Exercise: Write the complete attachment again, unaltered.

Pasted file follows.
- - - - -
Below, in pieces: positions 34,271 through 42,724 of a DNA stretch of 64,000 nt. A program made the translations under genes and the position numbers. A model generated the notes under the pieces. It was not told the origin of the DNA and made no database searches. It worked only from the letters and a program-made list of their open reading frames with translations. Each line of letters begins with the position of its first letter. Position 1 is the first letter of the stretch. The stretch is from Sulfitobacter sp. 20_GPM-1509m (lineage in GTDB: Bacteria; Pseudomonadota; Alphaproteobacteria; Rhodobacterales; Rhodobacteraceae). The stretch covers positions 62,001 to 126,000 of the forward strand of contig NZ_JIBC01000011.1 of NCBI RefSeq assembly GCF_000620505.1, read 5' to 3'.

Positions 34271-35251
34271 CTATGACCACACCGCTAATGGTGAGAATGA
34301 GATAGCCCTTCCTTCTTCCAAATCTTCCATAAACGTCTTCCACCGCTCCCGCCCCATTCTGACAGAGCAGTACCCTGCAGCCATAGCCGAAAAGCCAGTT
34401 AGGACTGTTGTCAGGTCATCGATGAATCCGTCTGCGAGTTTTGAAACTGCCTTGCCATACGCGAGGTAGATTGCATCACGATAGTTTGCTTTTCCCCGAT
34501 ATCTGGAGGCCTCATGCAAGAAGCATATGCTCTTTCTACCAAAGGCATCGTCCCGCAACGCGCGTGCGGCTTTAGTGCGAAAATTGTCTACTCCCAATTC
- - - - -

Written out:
Below, in pieces: positions 34,271 through 42,724 of a DNA stretch of 64,000 nt. A program made the translations under genes and the position numbers. A model generated the notes under the pieces. It was not told the origin of the DNA and made no database searches. It worked only from the letters and a program-made list of their open reading frames with translations. Each line of letters begins with the position of its first letter. Position 1 is the first letter of the stretch. The stretch is from Sulfitobacter sp. 20_GPM-1509m (lineage in GTDB: Bacteria; Pseudomonadota; Alphaproteobacteria; Rhodobacterales; Rhodobacteraceae). The stretch covers positions 62,001 to 126,000 of the forward strand of contig NZ_JIBC01000011.1 of NCBI RefSeq assembly GCF_000620505.1, read 5' to 3'.

Positions 34271-35251
34271 CTATGACCACACCGCTAATGGTGAGAATGA
34301 GATAGCCCTTCCTTCTTCCAAATCTTCCATAAACGTCTTCCACCGCTCCCGCCCCATTCTGACAGAGCAGTACCCTGCAGCCATAGCCGAAAAGCCAGTT
34401 AGGACTGTTGTCAGGTCATCGATGAATCCGTCTGCGAGTTTTGAAACTGCCTTGCCATACGCGAGGTAGATTGCATCACGATAGTTTGCTTTTCCCCGAT
34501 ATCTGGAGGCCTCATGCAAGAAGCATATGCTCTTTCTACCAAAGGCATCGTCCCGCAACGCGCGTGCGGCTTTAGTGCGAAAATTGTCTACTCCCAATTC